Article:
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Arnolfo Petruzziello was born in Naples (Italy) where he is the Head of the Virology and Molecular Biology Unit of National Cancer Institute, IRCCS Fondazione G. Pascale in Naples, Italy. Post degreed in Microbiology and Virology and PhD in Molecular and Cellular Pathology, after having completed his post doctoral studies at University Federico II of Naples, he has published numerous research papers in peer-reviewed international journals and has extended his valuable service towards the scientific community with his extensive research work. He is also Rewiever and Editorial Board member for several international scientific journal and Conferences.
Hepatitis C virus (HCV) is one of the major globally prevalent pathogen and one of the main leading cause of death and morbidity . The last estimates of disease burden showed an increase in seroprevalence over the last 15 years to 2.8%, equating to >185 million infections worldwide.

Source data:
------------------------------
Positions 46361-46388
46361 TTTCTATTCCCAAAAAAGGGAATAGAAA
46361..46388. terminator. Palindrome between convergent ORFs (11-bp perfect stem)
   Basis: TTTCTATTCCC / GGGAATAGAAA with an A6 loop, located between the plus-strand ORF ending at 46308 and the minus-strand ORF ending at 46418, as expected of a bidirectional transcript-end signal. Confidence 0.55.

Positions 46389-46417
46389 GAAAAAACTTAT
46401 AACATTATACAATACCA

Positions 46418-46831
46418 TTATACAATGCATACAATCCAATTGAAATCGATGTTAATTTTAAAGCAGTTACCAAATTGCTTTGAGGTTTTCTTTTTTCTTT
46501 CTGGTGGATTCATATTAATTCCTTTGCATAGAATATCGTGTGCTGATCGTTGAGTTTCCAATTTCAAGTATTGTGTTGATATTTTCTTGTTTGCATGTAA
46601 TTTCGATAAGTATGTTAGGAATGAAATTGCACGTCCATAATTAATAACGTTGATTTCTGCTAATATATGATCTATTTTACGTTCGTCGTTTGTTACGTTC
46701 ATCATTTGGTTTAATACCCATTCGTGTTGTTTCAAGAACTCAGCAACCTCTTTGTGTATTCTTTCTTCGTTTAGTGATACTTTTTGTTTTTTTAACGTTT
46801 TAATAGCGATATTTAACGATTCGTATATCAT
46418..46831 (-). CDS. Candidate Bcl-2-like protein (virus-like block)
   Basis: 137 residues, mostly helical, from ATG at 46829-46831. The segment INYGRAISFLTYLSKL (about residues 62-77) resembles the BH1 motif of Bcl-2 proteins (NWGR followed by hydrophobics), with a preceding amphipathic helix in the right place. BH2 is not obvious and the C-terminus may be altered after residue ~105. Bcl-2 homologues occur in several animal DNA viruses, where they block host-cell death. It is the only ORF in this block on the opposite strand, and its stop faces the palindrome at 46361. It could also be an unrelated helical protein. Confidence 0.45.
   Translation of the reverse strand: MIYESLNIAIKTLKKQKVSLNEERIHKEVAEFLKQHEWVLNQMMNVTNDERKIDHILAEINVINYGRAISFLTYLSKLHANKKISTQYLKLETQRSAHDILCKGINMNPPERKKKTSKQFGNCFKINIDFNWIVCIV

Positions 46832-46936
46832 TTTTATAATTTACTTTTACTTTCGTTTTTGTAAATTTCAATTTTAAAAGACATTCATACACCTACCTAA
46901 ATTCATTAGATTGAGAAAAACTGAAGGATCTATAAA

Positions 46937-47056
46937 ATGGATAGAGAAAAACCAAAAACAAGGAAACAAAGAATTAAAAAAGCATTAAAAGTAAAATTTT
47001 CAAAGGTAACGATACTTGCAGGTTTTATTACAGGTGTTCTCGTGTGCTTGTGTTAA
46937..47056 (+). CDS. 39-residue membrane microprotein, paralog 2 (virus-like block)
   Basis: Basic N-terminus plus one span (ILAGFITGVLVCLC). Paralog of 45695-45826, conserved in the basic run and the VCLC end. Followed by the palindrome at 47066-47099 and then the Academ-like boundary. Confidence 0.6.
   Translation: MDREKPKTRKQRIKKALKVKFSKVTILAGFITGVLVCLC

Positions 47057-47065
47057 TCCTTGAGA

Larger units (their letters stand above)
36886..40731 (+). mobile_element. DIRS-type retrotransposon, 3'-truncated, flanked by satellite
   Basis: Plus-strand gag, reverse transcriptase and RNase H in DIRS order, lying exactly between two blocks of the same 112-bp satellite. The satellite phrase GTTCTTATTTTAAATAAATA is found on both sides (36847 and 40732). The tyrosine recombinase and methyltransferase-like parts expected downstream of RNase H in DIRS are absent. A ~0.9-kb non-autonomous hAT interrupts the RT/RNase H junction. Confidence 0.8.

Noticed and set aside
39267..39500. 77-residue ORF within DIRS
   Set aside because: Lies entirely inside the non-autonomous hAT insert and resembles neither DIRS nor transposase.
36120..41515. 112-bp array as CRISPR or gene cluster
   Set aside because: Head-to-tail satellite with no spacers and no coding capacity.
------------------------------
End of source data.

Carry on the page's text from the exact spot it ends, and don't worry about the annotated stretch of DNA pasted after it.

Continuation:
Persistent HCV infection is associated with the development of liver cirrhosis, hepatocellular cancer, liver failure and death and is basically the most common cause of death in HIV-positive patients on highly active antiretroviral therapy .
Previous and more recent studies have reported regional level prevalence estimates, but always considering a limited number of countries. This study represent one of the most comprehensive effort to quantify global HCV epidemiology, using the best available published data between 2000 and 2015 from 138 countries (about 90% of the global population),grouped in 20 geographical areas (with the exclusion of Oceania), as defined by the Global Burden of Diseases project (GBD).
Total global HCV prevalence is estimated at 2.5% (177,5 millions of HCV infected adults), ranging from 2.9% in Africa and 1.3% in Americas, with a global viraemic rate of 67% (118.9 millions of HCV RNA positive cases), varying from 64.4% in Asia to 74,8% in Australasia.
HCV genotype 1 is the most prevalent worldwide (49.1.%), followed by genotype 3 (17.9%), 4 (16.8%) and 2 (11.0%). Genotypes 5 and 6 are responsible for the remaining < 5%. While genotypes 1 and 3 are common worldwide, the largest proportion of genotypes 4 and 5 is in lower-income countries.
A more precise knowledge of HCV genotype distribution will be helpful to best inform national healthcare models to improve access to new treatments.